By Laura Kelly
What is Houten?
Houten offered a new picture compared to what we saw in Delft. For the past few days, we have been able to navigate our way around the historic Delft and interact with varying infrastructure that provides a seamless way around town. In Houten, a city in Utrecht curated to be a “liveable city,” was designed with a very specific image in mind. As Andre Botermans said, Houten is intended to not just be a cycling city, but a city where people can walk and cycle easily, and children can play. Cars simply do not fit into that formulation. To compromise and service those that work and frequently travel outside the city, there are ring roads around the city that allow for vehicular traffic flow around the perimeter. Within the city, bike routes come in all forms: quaint paths, wide paved streets, and tunnels all provide safe connections between points of interests and neighborhoods. One unique feature that attests to Houten’s commitment to safety is a two level roundabout that separates cars and bikes entirely, pictured in Figure 1 below.
Figure 1. Two-level roundabout
The approach Houten takes requires a wholehearted pledge to the community that cycling is prioritized, and in turn the public responds by trusting the infrastructure; this includes letting their children bike to and from school alone, fully utilizing the paths, and limiting personal car usage.
Set Free in Houten
Today, we were let loose to bike around this bicyclist’s paradise and find out for ourselves what paths to blaze, and determine whether or not this type of city could exist in the United States. We started out uncertain of destinations we wanted to see, but quickly found that as long as we stayed within the ring road’s confines, we were bound to see some interesting design features. Besides passing through the old village and the city center, most of the sights seen included residential districts and schools, connected by well-maintained, wide paths. Older folks were seen walking around leisurely, kids biked to school, and, to our surprise, a fair amount of cars snuck up behind us and kept us on our toes, which we did not expect to encounter. We passed through a set of “rainbow” houses, pictured in Figure 2, unique playgrounds, and well-designed park areas that led me to really understand just how planned out this town was and still is. Truthfully, the uniformity was very strange, and I felt because of the homogeneity and perfection the city boasts, some character was lacking.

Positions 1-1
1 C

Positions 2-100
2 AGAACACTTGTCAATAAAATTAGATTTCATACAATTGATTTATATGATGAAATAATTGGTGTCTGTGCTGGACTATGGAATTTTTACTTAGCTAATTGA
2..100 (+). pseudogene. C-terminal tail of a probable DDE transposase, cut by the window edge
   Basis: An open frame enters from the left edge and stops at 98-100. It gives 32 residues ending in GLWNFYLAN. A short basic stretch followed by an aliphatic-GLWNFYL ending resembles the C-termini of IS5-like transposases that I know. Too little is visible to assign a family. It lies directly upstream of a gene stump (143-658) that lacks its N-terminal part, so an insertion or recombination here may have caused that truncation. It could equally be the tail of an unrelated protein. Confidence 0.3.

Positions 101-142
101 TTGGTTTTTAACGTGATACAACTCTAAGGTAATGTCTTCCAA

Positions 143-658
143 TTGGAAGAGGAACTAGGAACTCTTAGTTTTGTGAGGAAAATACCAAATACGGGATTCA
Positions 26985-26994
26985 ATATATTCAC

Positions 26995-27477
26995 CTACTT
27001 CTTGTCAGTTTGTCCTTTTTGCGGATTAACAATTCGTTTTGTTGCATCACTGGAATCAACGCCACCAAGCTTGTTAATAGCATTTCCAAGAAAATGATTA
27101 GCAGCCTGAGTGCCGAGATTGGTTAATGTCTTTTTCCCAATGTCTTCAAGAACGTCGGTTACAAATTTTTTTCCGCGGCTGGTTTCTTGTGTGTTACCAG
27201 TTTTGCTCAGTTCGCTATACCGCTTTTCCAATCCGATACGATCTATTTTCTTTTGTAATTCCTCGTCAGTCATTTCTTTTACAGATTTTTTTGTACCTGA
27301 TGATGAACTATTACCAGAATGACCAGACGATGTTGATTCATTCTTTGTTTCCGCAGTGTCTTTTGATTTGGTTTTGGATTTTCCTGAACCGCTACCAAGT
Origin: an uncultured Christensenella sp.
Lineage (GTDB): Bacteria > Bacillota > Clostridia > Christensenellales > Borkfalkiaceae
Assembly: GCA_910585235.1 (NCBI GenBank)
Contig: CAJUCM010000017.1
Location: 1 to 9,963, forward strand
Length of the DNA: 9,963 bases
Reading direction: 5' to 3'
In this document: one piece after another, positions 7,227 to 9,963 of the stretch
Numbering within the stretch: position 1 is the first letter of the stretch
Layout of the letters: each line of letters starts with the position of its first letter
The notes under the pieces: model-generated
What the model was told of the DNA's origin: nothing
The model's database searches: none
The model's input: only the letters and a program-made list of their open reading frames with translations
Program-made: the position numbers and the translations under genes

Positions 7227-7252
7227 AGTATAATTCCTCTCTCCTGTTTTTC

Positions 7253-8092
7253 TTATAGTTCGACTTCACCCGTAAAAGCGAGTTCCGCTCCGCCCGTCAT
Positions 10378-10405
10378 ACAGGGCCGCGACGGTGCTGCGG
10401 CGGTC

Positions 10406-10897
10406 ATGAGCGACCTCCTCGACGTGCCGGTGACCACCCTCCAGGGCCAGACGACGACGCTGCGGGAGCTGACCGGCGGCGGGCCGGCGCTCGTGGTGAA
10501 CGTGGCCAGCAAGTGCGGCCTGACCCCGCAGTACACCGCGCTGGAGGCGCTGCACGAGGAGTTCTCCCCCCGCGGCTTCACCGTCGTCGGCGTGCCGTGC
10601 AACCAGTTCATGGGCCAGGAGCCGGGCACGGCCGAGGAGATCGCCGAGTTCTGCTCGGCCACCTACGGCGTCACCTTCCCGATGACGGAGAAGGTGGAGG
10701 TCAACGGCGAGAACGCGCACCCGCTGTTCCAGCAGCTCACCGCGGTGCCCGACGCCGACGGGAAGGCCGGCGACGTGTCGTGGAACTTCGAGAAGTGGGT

Figure 2. Biking over Rietplas
With each new feature we encountered, it had me thinking how unlikely this would be in the United States in a city comparable to Houten. I can imagine a very undeveloped city, possibly near the coast with a wealthy population and ideal climate, being able to plan their city with Houten in mind. A town like Daniel Island, near Charleston, comes to mind, as it was developed recently and has plenty of right of way to create a system like Houten boasts. It would have to be an “oasis” of sorts, with all the right boxes checked. I think a very important piece that was not mentioned enough today is the necessary public transit piece. While it is clear Houten’s residents enjoy the quaint feel their city has to offer, over 2/3 of their inhabitants work outside of the city, and this is where mass transit is so key. This is also where I have a difficult time seeing a small city adopt Houten’s design idea. With that idea eliminated, a small city closer to in-place public transit is the next contender for this bicycle oasis. With the connection to mass transit, adequate funding, and with a wide shift in mindsets from the public – and I’m not sure which of those is harder to come by – the ring road design could be implemented in smaller towns that are either undeveloped, or require and have the space for redevelopment.